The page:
In the stormy waters of the Transat CIC, the mother of Atlantic regattas | Pirelli

In the stormy waters of the Transat CIC, the mother of Atlantic regattas


In the world of ocean sailing, few challenges are as fascinating as a solo race from Europe to the United States, a transatlantic crossing through a maze of unpredictable winds, rough seas and treacherous currents. The Transat CIC is the mother of all Atlantic races, a legendary race that takes place every four years between the two shores of the western world. It starts in Lorient - one of the great hubs of ocean sailing in France - and finishes in New York, in an epic test of endurance and technique along three thousand five hundred nautical miles in the middle of the ocean.

For the 15th edition, the starting date is set for Sunday 28 April: a particularly eagerly awaited moment since the previous edition, that of 2020, was skipped due to the pandemic. Ambrogio Beccaria will also be there, on board his 'Alla Grande Pirelli', ready to take centre stage in the Class40 category. "I am very excited to take part in The Transat CIC, because it is a historical regatta linked to the dawn of ocean sailing, and therefore in a way a regatta that should be respected," says the Milanese sailor. "It has always been considered the toughest of crossings: first of all because it is solo, but also because you don't sail in the trade winds. For me from this point of view it is a new regatta and very different from the ones I am used to doing. I know that the winning course will be very far north, we will try to sail as little as possible, we will pass over the Azores anticyclone. The weather will be much harsher, compared to the other transatlantic I have done, the wind more unstable and the waves... high. I can't wait to see what this North Atlantic looks like. I'm very keen to explore new routes: the idea of getting close to the edge of the ice with "Alla Grande Pirelli", reaching the Newfoundland shoals, and then arriving in New York is a great challenge in itself".

What is certain is that it will not be a smooth sail across the North Atlantic - the most northerly of the regattas starting in France. Firstly, it will not be easy because the Transat CIC takes sailors against the prevailing currents and winds. There are few certainties and there are no waypoints in the route, so each skipper plots the course as he or she sees fit, adding a number of variables that are difficult for anyone to weigh up.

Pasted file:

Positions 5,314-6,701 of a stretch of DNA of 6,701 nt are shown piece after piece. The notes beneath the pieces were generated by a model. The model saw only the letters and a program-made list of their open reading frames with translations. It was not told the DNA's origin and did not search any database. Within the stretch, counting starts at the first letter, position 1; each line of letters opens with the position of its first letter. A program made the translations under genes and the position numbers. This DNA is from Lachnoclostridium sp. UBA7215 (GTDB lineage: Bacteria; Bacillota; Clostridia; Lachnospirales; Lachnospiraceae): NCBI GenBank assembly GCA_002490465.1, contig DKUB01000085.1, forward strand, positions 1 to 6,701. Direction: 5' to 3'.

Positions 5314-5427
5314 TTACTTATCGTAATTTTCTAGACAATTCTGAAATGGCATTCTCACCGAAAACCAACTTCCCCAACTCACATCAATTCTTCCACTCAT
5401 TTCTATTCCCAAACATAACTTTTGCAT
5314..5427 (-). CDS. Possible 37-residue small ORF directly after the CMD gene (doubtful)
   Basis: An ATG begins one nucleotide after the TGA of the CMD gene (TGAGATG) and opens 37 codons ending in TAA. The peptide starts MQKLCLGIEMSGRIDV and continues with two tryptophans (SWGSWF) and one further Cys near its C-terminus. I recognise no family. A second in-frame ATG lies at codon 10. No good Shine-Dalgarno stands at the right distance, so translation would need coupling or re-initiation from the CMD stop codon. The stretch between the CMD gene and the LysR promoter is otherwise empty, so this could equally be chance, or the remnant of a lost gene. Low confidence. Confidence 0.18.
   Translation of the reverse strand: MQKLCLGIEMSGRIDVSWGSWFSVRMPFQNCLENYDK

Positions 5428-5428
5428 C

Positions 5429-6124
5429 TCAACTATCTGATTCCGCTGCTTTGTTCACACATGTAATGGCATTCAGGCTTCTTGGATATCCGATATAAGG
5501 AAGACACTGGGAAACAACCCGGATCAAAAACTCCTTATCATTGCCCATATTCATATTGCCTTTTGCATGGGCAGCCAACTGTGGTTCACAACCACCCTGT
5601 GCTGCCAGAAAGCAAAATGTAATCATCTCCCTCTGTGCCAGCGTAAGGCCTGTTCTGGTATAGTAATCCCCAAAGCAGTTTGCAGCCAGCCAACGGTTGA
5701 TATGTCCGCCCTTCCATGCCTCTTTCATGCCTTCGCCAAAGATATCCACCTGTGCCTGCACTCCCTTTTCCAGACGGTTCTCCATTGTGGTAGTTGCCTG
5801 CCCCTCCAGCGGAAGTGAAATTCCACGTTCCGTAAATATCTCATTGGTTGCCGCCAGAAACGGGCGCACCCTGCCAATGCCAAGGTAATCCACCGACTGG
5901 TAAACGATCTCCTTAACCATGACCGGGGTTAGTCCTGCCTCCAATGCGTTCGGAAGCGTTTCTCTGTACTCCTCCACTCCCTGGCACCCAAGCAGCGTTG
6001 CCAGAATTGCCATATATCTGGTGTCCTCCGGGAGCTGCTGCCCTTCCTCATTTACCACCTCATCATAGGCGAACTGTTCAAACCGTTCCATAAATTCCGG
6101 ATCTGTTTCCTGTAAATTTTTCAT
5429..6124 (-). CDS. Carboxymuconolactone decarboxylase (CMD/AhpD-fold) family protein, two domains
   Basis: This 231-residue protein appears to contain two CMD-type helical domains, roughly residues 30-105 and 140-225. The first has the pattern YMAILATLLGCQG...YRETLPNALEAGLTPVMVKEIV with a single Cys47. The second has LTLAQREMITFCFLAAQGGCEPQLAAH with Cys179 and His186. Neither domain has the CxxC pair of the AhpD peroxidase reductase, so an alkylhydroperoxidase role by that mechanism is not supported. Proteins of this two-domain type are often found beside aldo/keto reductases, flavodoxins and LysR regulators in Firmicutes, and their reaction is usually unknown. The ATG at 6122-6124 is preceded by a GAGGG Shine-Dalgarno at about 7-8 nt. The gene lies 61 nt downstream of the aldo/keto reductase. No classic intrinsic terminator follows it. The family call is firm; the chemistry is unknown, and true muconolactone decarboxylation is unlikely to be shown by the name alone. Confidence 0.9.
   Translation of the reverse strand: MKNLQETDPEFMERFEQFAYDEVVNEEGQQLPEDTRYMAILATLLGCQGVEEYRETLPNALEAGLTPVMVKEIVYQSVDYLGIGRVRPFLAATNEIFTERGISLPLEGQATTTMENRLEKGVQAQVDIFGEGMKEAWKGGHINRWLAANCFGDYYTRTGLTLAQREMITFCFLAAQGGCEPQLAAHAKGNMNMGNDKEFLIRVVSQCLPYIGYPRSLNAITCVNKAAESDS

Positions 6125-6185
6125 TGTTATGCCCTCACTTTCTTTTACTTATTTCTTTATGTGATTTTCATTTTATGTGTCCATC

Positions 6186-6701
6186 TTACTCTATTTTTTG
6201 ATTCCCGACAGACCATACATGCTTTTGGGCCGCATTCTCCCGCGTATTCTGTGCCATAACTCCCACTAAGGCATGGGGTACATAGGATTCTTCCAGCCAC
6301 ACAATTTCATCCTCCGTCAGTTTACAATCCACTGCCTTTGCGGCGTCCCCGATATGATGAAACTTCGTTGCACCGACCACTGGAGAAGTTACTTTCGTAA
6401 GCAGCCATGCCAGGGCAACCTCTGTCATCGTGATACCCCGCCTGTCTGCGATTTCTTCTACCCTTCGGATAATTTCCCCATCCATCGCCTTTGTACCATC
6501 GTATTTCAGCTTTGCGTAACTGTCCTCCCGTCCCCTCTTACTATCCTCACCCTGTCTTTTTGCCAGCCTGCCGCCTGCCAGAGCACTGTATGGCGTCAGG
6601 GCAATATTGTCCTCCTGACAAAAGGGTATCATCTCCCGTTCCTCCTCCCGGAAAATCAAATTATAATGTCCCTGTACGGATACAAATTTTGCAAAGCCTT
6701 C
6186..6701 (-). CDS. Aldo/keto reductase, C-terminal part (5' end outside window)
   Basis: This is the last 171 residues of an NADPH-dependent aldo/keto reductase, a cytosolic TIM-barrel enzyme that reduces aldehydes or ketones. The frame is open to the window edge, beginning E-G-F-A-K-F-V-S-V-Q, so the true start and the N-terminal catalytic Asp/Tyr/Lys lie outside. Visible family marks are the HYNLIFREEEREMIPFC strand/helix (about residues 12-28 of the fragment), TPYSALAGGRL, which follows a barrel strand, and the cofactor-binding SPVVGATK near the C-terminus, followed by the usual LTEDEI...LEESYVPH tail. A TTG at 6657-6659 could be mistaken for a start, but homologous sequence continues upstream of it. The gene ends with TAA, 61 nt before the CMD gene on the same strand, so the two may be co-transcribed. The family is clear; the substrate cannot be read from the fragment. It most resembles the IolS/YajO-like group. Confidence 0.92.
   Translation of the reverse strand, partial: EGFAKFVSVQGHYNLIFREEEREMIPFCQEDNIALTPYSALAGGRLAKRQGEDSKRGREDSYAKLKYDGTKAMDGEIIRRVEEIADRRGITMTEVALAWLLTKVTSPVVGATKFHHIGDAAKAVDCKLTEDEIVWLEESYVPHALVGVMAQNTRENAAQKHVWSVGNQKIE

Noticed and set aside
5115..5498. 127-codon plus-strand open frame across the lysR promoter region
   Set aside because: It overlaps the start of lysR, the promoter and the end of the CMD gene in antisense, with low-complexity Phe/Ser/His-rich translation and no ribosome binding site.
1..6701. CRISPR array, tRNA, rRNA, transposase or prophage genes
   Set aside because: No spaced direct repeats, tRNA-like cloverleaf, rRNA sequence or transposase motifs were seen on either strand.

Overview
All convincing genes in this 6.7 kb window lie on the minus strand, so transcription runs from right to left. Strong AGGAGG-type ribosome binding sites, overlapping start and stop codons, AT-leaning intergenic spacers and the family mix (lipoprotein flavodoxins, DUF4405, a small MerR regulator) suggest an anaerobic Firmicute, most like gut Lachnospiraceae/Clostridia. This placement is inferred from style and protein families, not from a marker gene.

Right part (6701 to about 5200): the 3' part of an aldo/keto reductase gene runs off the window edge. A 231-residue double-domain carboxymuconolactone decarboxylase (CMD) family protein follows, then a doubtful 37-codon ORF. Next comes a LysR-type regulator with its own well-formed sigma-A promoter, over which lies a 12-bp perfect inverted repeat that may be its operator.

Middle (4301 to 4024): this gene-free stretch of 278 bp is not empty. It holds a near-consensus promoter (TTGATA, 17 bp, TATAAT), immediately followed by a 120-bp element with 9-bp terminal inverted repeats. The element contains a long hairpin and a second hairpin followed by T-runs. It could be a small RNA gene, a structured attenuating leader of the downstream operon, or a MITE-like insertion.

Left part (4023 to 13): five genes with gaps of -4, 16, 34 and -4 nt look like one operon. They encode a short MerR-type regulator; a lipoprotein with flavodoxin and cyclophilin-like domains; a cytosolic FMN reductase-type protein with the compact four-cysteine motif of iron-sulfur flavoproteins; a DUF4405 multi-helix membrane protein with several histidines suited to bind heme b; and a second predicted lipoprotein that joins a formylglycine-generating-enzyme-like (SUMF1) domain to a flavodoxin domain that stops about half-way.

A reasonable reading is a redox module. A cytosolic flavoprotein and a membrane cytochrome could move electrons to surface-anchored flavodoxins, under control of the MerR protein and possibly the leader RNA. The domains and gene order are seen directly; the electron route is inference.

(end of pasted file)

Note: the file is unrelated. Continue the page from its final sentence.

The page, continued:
In April, the waters of the North Atlantic can be unpredictable, changeable, with high and irregular waves. And the sky more often than not does not cooperate. Sailors must be prepared for frigid temperatures and adverse weather conditions all along the way.

It starts in Lorient, and will also start from there in the 2028 edition, but historically the starting city has always been Plymouth, in the United Kingdom, to which the name 'Transat Anglaise' (English Transat) is given. While the finish has been moved several times, from Newport to Boston to the current New York.

The Transat CIC is the direct successor of the legendary Ostar that was conceived in 1959 by British Colonel Blondie Hasler and was initially sponsored by the British newspaper The Observer - hence the acronym (Ostar, Observer Single-handed Trans-Atlantic Race). Then for sponsorship reasons it changed several names: it became Carlsberg Star in 1988, Europe 1 Star in 1992, then Europe 1 New Man Star in 2000, then 1 Star and today it is simply known as The Transat. At the beginning of the 2000s, the Royal Western Yacht Club, which organises the race, decided to split the event into two separate events: a professional edition, the Transat, with arrival in Boston; a classic edition event in 2005 called the Faraday Mill Ostar following a change of sponsor.

The first edition was won by Sir Francis Chichester on “Gipsy Moth III”, who completed the course in forty days and twelve hours. With time and the extraordinary performances of some sailors, the Transat has gone down in history as one of the most exciting in the world of sailing, a race with mythopoetic power that has linked its name to some of the legends of the sport, from Sir Francis Chichester to Philippe Poupon, from Michel Desjoyeaux to Loïck Peyron, from Francis Joyon to François Gabart and Giovanni Soldini. Above all, it is the race that has consecrated many French sailors: Éric Tabarly, for example, in 1964 - when he was still a young naval officer - completed the race in just twenty-seven days aboard “Pen Duick II”, a thirteen-metre ketch that he had built for the occasion.

Once again the competition will be open to different classes of boat, with a total of forty-eight competitors competing: thirty-three Imoca, thirteen Class40 and then two Vintage Sailboats. For the sailors, engaged in the open sea, technical stops will be authorised in agreement with the race direction and there will be very few possible stopping places along the route. As mentioned, there will be no waypoints, but there will be some cetacean protection zones. "My main expectation from this The Transat CIC is to confirm that I am very comfortable on board alone, which has usually been one of my strong points. By the way, apart from the Route du Rhum which I tackled with a completely new boat, it's been a long time since I've sailed solo... and I'm looking forward to it. It will certainly be a tough regatta for me, the worst I have ever done solo," says Ambrogio Beccaria again.